Bombay High Court: S.C. Dharamadhikari and M.S. Karnik, JJ., dismissed an appeal filed against the order passed by Central Excise and Service Tax Appellate Tribunal, Mumbai (West Zone Bench) whereby it had allowed the respondent’s appeal against the order of the Commissioner of Central Excise and Service Tax confirming the demand of service tax of Rs 10,21,11,359.
The respondent had provided services for construction and upgradation of facilities at Shiv Chatrapati Sports Complex, Pune. According to the appellant, the services were covered under the category of “commercial or industrial services” defined under Section 65 (20 b) of the Finance Act, 1994 (prior to amendment vide Act 14 of 2010) as the said stadium was used for commercial purposes. A demand for payment of service tax was raised on the respondent but no payment was made. Representations were exchanged, and by order dated 15-9-2011, the demand of service tax was confirmed. As against this, the respondent approached CESTAT and the said order dated 15-9-2011 was set aside. Aggrieved thereby, the appellant filed the present appeal.
It was not even the case of the appellant that the stadium was exclusively used for commercial purpose. The relevant agreement itself permitted the Committee to use 1/3rd of the total area for commercial purpose. The question before the High Court was whether the user of stadium area to the extent of 1/3rd of the total area for a commercial purpose would tantamount to “commercial or industrial construction service”?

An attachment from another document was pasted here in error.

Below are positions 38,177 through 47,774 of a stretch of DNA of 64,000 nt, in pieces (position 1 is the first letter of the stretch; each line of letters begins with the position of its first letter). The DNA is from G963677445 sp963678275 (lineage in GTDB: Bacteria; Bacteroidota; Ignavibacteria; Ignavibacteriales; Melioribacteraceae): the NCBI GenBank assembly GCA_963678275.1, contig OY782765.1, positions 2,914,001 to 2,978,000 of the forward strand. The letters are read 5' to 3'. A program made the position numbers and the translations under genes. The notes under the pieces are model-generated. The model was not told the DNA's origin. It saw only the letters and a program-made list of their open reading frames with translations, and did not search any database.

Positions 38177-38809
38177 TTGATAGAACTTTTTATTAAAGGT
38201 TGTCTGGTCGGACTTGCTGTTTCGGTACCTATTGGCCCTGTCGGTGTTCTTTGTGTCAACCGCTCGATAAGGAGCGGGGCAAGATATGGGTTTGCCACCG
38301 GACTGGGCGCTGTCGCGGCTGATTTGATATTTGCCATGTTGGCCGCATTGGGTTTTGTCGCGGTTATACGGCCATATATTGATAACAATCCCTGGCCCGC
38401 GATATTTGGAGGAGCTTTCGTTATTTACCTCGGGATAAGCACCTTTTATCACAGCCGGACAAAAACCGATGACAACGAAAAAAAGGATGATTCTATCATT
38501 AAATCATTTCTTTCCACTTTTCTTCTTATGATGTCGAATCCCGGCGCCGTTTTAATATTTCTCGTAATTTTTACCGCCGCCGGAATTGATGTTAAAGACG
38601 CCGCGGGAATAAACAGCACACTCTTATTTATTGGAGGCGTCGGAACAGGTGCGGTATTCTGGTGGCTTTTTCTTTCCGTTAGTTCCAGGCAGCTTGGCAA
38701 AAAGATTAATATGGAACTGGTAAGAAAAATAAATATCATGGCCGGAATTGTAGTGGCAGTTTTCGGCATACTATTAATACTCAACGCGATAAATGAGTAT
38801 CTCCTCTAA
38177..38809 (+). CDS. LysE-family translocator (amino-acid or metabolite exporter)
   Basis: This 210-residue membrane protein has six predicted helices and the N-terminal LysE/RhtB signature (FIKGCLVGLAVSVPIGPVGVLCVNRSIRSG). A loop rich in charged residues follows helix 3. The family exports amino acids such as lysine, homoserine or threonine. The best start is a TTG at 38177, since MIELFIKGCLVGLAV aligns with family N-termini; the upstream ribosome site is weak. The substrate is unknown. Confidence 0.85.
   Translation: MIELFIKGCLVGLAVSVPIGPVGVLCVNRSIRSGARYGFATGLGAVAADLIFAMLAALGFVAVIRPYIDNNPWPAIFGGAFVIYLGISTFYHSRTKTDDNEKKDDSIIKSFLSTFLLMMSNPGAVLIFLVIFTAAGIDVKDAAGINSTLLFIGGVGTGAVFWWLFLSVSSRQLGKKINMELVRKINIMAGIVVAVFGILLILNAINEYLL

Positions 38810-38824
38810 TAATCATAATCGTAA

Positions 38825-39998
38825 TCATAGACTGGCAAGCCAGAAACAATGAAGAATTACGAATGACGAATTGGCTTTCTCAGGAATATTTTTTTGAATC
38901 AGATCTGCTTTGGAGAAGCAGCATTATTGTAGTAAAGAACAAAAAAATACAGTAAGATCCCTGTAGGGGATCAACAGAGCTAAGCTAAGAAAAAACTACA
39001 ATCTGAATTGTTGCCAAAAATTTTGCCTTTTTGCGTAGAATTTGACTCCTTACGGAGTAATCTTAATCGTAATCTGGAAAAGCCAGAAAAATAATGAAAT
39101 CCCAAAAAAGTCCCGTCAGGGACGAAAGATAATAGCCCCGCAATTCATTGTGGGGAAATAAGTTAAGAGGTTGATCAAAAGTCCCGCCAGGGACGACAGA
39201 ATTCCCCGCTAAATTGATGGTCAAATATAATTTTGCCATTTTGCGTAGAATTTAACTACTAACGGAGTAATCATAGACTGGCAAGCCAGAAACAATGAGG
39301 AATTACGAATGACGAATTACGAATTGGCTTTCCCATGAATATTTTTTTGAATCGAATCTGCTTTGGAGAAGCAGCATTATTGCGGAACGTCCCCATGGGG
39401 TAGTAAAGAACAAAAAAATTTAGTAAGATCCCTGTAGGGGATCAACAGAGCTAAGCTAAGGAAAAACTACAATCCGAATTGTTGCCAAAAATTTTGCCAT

Perusing Section 65 (25-b), the Court observed, “The language employed in the definition clause is clear and unambiguous. The plain meaning as can be understood from the definition clause, more particularly, the clarification contained in clauses (i), (ii), (iii) is that the construction ipso facto is not leviable to service tax, but it is only when it is used, or to be used, primarily for “commerce” or “industry” or work intended for “commerce” or “industry” that service tax can be levied. Thus, it is only that construction which is to be used or primarily to be used for commerce that is subject to levy of service tax.”
Finding that in the present case, the dominant user of the stadium was non-commercial, the Court held that no service tax was attracted. Therefore, upholding the impugned order, the court dismissed the present appeals. [CCE v. B.J. Shirke Construction Technology (P) Ltd., 2019 SCC OnLine Bom 477, decided on 15-03-2019]